Hurling and camogie

Loughgiel hot favourites to retain Ulster Club minor hurling title in final showdown with Carrickmore

Loughgiel's Jack McCloskey and Roan McGarry wheel away to celebrate a goal during the Ulster Minor Hurling Tournament semi-final win over Lavey at Ballinascreen on New Years Eve Picture: Margaret McLaughlin
Séamas McAleenan

Leadon Timber Frames Ulster Minor Club Hurling Cup final: Loughgiel (Antrim) v Éire Óg Carrickmore (Tyrone) (Saturday, Ballinascreen, 1pm)

ANTRIM clubs didn’t fare too well during the early years of this competition, introduced by the Ballinascreen club in 1995. Indeed when Éire Óg, Carrickmore wrote their name on the base of the trophy after the 2003 series, there wasn’t an Antrim name above.

Naomh Eoin, Belfast broke the sequence a year later and then added two more titles, Cushendall took two titles and the 2016 version was claimed by a Dunloy which contained many of the players who went on to win the senior event this year, defeating Slaughtneil in the final.

Loughgiel’s only success came in 2019 when they beat Lavey in the semi-final and then Eoghan Rua from Dungannon in a final that was a lot closer than anyone expected, based upon the form of the teams in their semi-final games.

Because of Covid and its impact lasting through to the end of last season, that 2019 competition was the last one run and the Shamrocks have held the trophy since. It should extend its vacation in north Antrim, if last week’s semi-finals are the form-book.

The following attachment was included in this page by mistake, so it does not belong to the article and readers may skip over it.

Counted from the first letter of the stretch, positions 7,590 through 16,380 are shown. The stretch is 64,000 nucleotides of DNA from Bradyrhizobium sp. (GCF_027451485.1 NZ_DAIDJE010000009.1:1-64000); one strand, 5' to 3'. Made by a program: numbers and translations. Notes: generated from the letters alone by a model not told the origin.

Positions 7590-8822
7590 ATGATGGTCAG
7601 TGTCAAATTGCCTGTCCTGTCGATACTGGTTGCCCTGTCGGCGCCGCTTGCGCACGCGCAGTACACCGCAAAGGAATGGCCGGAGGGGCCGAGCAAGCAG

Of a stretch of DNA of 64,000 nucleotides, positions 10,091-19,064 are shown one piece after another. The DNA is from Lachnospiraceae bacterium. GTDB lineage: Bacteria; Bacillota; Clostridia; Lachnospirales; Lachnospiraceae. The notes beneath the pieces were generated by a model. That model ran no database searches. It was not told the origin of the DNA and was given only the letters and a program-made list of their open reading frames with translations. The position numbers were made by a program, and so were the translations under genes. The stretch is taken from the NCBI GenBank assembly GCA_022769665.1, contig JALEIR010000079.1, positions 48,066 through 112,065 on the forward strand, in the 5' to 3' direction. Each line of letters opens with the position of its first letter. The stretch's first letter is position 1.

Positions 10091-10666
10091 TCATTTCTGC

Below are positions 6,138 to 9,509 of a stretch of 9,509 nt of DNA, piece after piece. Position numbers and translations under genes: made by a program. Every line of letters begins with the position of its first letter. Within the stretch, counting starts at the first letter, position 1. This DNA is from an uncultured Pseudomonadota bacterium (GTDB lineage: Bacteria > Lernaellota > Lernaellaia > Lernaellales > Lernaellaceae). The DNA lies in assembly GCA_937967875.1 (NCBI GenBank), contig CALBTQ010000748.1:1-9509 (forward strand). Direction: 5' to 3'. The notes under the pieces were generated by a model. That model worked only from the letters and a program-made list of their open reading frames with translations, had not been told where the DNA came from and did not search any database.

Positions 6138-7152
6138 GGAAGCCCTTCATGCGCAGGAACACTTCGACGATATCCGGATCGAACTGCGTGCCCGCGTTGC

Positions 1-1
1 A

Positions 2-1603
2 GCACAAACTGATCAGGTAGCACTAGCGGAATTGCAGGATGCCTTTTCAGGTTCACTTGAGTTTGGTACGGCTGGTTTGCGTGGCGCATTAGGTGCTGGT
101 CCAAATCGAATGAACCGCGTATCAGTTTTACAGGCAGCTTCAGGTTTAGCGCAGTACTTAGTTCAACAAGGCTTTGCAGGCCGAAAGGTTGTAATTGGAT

The Éire Óg v Bredagh game was a dogged affair with neither team really able to open the play out and create space for their forward line. In the first half ,Carrickmore’s star man up front, Aidan Woods, was forced to come deeper and deeper to gain possession and his impact in front of the posts was tempered.

He had more influence during the second half as Daithí McIlhatton, Conn Sweeney and Francey Hurson managed to find him on the wings. Carrickmore would have deserved to win in normal time, but were caught with injury time scores that brought the game to extra time. However, Éire Óg imposed themselves on the game a lot more in extra-time and pulled away with Woods eventually finishing with 12 points.

By contrast Loughgiel’s hurling was top class against Lavey, culminating in a 3-18 to 1-6 win. They were able to easily open up the play and find their dangerous inside forward line, where Jack McCloskey was conducting a masterclass on scoring. McCloskey scored all three goals, two of them drawing gasps from the spectators, and added five points.

Further out, when they weren’t looking to play McCloskey or the two McGarrys in on goal, Liam Glackin, Ronan Fitzgerald and Darragh Patterson took some excellent long range points and were a real handful for Lavey.

Codi McGarry’s red card is a set back for the management. He was a physical element to the front row that they could have done with against Carrickmore. However the quality of stick-work and movement that the rest of the Loughgiel forwards possess should still keep Éire Óg under pressure in their own half.

Just as was the case three seasons ago, Loughgiel will go into the final as hot favourites. Eoghan Rua put it up to them in that decider and, no doubt, Éire Óg will do their best in this final. But it is hard to see from where the Tyrone side are going to get enough scores to cause a shock.

Hurling and camogie